The University of Missouri is cutting ties with the controversial Confucius Institute. Republican Sen. Josh Hawley has been critical of the relationship, the Columbia Daily Tribune reported.
“These Confucius Institutes are, in short, a tool for China to spread influence and exercise soft power in its rivalry with the United States,” Hawley said. “Most troubling of all, Confucius Institutes pose a danger to our national defense and security. Our nation’s top law enforcement and national security officials have been vocal about the threat of Confucius Institutes and other Chinese initiatives as a conduit for espionage and research theft.”
The contract will end in August, six months before it was otherwise scheduled to end, according to a news release issued Wednesday by MU.
“We were notified by the U.S. Department of State’s Bureau of Educational and Cultural Affairs this past July that due to changes in State Department guidance, we would now be required to have a certified Mandarin Chinese language teacher in every classroom with a Confucius Institute staff member,” Mary Stegmaier, interim vice provost for international programs, said in the release.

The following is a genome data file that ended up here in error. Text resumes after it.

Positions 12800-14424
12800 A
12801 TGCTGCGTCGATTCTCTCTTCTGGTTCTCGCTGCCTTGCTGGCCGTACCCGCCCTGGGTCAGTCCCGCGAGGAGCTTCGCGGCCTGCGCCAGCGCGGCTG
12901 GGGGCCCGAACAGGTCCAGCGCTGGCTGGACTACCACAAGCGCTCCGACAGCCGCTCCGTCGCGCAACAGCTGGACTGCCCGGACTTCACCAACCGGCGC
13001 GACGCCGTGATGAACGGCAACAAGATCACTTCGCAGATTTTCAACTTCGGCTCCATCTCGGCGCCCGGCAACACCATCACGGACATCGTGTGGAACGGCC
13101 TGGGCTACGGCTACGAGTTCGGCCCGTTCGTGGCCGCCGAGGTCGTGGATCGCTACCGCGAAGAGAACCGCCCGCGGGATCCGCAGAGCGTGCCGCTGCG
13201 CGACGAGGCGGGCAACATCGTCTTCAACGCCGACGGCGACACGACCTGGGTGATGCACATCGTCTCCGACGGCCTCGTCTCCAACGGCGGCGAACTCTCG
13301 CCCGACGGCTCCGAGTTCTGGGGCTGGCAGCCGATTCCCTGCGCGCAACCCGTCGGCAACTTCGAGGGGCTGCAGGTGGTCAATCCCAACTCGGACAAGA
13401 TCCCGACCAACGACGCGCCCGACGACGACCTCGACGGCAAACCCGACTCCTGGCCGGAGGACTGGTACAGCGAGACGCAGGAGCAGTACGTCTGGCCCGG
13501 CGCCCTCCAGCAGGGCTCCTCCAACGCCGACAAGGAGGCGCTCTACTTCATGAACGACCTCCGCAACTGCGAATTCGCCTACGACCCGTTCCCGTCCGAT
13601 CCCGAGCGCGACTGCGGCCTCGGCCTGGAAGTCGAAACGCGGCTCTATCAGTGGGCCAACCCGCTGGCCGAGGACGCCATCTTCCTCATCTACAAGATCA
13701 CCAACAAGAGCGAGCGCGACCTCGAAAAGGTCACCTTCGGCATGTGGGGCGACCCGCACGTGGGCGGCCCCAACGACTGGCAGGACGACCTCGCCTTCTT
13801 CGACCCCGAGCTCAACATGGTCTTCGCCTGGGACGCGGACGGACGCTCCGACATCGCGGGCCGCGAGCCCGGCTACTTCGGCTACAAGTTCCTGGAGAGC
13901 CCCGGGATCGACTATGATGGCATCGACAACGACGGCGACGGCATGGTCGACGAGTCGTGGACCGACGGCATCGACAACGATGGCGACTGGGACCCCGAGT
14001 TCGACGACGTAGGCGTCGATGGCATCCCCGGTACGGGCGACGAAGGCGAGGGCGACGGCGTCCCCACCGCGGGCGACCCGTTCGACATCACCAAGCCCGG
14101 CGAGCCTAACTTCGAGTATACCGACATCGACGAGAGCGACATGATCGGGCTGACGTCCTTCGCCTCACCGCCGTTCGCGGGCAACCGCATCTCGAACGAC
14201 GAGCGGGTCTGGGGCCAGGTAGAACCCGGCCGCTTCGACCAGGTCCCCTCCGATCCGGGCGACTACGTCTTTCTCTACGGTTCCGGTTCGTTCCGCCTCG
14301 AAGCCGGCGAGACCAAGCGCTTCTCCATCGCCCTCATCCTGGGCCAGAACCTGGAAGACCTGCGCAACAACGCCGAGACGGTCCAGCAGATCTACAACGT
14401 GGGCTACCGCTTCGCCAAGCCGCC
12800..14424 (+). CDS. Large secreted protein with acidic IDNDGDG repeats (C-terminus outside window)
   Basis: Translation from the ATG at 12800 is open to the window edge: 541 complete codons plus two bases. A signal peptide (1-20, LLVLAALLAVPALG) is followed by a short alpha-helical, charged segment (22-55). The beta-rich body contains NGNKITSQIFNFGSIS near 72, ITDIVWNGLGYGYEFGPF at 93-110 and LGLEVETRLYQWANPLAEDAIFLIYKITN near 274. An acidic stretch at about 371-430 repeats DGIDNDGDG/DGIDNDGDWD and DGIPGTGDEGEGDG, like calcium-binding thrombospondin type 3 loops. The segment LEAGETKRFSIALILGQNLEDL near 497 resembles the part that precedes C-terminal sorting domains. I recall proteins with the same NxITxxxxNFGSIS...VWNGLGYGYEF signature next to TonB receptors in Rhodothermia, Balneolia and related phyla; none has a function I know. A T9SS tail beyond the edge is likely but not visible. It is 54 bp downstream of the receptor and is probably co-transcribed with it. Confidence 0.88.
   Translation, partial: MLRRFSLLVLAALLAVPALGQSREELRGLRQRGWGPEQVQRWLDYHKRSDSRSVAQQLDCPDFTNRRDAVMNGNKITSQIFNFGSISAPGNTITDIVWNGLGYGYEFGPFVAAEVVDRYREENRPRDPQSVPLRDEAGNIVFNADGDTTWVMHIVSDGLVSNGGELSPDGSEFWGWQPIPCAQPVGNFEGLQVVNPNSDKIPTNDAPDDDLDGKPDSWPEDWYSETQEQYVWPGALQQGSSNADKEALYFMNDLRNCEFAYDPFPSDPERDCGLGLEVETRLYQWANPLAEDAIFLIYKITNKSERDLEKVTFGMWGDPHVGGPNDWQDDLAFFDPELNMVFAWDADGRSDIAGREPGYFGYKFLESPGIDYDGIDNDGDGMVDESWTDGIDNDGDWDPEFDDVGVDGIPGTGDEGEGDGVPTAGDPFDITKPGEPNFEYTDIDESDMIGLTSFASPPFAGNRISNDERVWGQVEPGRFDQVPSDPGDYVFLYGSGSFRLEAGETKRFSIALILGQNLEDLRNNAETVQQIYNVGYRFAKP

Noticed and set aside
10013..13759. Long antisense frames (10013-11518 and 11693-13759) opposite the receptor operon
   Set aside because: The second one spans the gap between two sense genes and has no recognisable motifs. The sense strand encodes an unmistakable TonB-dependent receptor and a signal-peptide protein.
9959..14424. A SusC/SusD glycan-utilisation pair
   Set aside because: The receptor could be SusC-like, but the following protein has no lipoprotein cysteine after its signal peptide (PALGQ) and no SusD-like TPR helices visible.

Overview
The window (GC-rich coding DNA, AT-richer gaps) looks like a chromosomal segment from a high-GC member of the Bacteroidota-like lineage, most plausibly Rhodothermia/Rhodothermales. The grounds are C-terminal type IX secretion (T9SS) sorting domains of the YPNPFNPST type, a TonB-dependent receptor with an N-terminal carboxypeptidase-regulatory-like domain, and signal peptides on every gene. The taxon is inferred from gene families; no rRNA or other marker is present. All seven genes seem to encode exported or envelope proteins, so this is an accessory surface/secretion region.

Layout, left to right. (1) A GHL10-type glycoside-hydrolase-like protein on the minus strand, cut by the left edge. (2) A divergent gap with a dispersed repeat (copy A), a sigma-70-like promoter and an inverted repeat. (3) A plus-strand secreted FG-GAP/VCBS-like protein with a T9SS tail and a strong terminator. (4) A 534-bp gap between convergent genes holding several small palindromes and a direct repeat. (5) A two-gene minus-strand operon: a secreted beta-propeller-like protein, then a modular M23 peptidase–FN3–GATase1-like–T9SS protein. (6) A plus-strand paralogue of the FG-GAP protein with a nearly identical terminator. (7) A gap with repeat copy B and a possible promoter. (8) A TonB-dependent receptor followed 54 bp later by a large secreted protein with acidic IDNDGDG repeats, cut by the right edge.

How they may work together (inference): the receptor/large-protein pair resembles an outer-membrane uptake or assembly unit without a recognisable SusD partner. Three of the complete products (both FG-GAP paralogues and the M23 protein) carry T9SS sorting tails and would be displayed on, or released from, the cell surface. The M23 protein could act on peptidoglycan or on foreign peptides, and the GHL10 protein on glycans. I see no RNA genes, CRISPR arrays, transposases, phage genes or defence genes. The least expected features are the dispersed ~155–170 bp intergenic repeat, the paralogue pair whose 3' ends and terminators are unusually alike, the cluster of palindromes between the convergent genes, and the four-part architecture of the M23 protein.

On July 15, the State Department notified MU that it had found several issues during a visit to Columbia to review the activities of people brought to the United States by the Confucius Institute. During the visit, regulators “discovered a number of potential regulatory violations that the University of Missouri-Columbia should correct,” said a letter from Henry Scott, director of the Office of Private Sector Exchange Program Administration.
Confucius Institutes are funded through the Chinese Ministry of Education’s Office of Chinese Language Council International. There are more than 500 Confucius Institutes worldwide and more than 100 on U.S. college campuses. Confucius Institutes have been opening since 2004. The one at MU began in 2011 with a five-year agreement, renewed in 2016.
The respected magazine Foreign Policy reported last year that “In recent years, however, the enthusiasm with which university leaders around the world have embraced the institutes has soured. Increasing numbers of them have been shut. That’s partially thanks to the geopolitical shift against an increasingly autocratic Chinese Communist Party (CCP) under Xi Jinping’s leadership and partially due to the institutes themselves being no more immune to the CCP’s waves of political repression than any other Chinese state institute—even abroad.”
The Chinese government supplies Confucius Institutes with material that portrays China in a positive light and downplays issues associated with Taiwan, Tibet and the Tiananmen Square protests, Hawley said. The university defended the relationship, stating that it has not been limited or seen evidence of intellectual property theft.
–Alan Goforth | Metro Voice